Enter a search term such as “mobile analytics” or browse our content using the filters above.
That’s not only a poor Scrabble score but we also couldn’t find any results matching
Check your spelling or try broadening your search.
Sorry about this, there is a problem with our search at the moment.
Please try again later.
This guest post from Anthony Burke is part of the #JUMPchallenge, a blogging competition designed to raise awareness of how to join up online and offline marketing, launched to support Econsultancy’s JUMP event.
It was originally published on the WSI blog, and looks at how some offline marketing techniques can be integrated with online marketing...
This guest post by Luke Richards is part of the #JUMPchallenge, a blogging competition designed to raise awareness of how to join up online and offline marketing, launched to support Econsultancy’s JUMP event.
This was published on the gotripod blog, and looks at how data is especially valuable in a multichannel world...
This post from Simon Robinson of Responsys is part of the #JUMPchallenge, a blogging competition designed to raise awareness on how to join up online and offline marketing, launched to support Econsultancy’s JUMP event in October...
Marketing in today’s cross-channel environment demands a more nimble holistic approach, one where customer behaviour and preferences determines the content, timing and channel for marketing messages.
Below are my top tips on how to achieve excellence in joined-up marketing...
This post is from hybris Northern European Marketing Director Alistair Robbie, and is part of the #JUMPchallenge, a blogging competition designed to raise awareness on how to join up online and offline marketing, launched to support Econsultancy’s JUMP event in October.
Alistair looks at how multichannel retailers can use mobile to strengthen the link between offline and online channels....
This post from Kevin Gibbons of SEOptimise is part of the #JUMPchallenge, a blogging competition designed to raise awareness on how to join up online and offline marketing, launched to support Econsultancy’s JUMP event in October.
Kevin, a regular (and also the most prolific) guest blogger on Econsultancy talks about how companies can join up their marketing efforts, looking at how those responsible for PR, search, email, social media and organisational structure can work together.
In October more than 1,000 senior marketing professionals will attend Econsultancy's JUMP event to learn how to join up online and offline marketing. We have assembled a really wonderful line up of speakers who will share knowledge and insight. It promises to be a great event.
As part of our move into multichannel territory we've been trying to raise awareness of the issues, challenges and opportunities involved with joined up marketing. We launched a JUMP magazine and a multichannel marketing blog, and now we'd like to invite the world's marketing bloggers to take part in the #JUMPchallenge.
And yes, there's an iPad to be won...
One of the major challenges facing all marketers both on and offline is integration. Whether you have an established multichannel presence or are currently testing the waters, here are a few simple tips to make sure your strategy stays on track:
We believe that effective multichannel marketing is arguably the single biggest challenge - and opportunity - for businesses over the next few years. For this reason, we recently announced our October JUMP event, aimed at client-side marketers who are interested in joined-up online and offline marketing.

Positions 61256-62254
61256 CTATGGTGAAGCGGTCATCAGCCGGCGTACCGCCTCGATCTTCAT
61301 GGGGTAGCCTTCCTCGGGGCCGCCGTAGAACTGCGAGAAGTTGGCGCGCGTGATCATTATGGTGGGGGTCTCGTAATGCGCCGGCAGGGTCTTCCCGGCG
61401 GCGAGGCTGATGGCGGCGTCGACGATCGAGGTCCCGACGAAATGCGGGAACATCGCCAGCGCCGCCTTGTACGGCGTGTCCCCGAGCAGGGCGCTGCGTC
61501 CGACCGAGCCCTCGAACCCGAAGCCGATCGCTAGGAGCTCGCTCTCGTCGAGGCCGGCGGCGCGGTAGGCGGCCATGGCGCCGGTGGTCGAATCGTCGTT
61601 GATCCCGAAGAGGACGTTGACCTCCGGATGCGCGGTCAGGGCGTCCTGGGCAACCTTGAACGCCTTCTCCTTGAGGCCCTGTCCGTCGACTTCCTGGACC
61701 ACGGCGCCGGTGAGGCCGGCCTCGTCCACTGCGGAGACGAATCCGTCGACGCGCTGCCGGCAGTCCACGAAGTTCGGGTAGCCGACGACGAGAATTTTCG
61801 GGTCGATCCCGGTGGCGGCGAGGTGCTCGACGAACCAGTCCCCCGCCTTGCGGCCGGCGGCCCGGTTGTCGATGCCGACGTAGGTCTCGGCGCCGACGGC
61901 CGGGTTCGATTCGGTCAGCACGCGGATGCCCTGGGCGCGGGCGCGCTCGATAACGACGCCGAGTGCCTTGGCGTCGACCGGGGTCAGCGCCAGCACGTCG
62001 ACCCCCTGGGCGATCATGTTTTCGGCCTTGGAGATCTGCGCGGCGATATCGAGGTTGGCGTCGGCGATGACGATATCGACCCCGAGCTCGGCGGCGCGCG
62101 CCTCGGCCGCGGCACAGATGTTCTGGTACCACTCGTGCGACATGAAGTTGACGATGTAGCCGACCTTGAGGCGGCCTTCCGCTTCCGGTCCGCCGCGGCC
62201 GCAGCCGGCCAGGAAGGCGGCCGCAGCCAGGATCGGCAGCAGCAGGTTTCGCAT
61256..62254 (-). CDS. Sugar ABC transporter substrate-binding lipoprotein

To do justice to the importance of this theme, we have been working hard on fresh content about multichannel. As well as our first Jump magazine out this month (yup, we’ve published a magazine), we have also just released our first Multichannel Campaign Management Buyer’s Guide.
Customers are increasingly switching between channels when researching and making purchases, with the vast majority using at least two in their purchase decisions.
This is one of the findings of an ATG Cross-Channel Commerce study (registration required), which surveyed 1,054 US consumers...
A recent survey from the Department for Business, Innovation and Skills (BIS) found that more than 60% of shoppers are less likely to return goods bought online.
This is partly due to a lack of awareness from consumers about their rights when shopping online, but could also be the fault of retailers and their returns policies.
This is an area where multichannel retailers can do a lot to reassure customers about buying online by allowing in-store returns, so which retailers are doing this?
A new study of online retailers in the UK suggests that, thanks to the ability to offer a 'seamless and consistent' customer experience both online and offline, multichannel retailers have the edge over pure plays.
In the eDigital Research Benchmark study, which used mystery shoppers to look at 58 UK e-commerce sites, found that multichannel retailers dominate the top 20, with only three spots occupied by pure plays.
So why is this?
Customers shopping from multichannel retailers will naturally expect that they can return their purchases to their local store. After all, it's all the same company, isn't it?
It turns out that some companies are multichannel in name only. These are multichannel brands that sell and - theoretically - service customers and prospects across multiple channels, but all too often they are not joined up. The left hand doesn't have a clue what the right one is doing, and seemingly doesn't want to.
For example, some multichannel retailers don't cater for returns in a sensible way, and they run the risk of losing customers and repeat business as a result...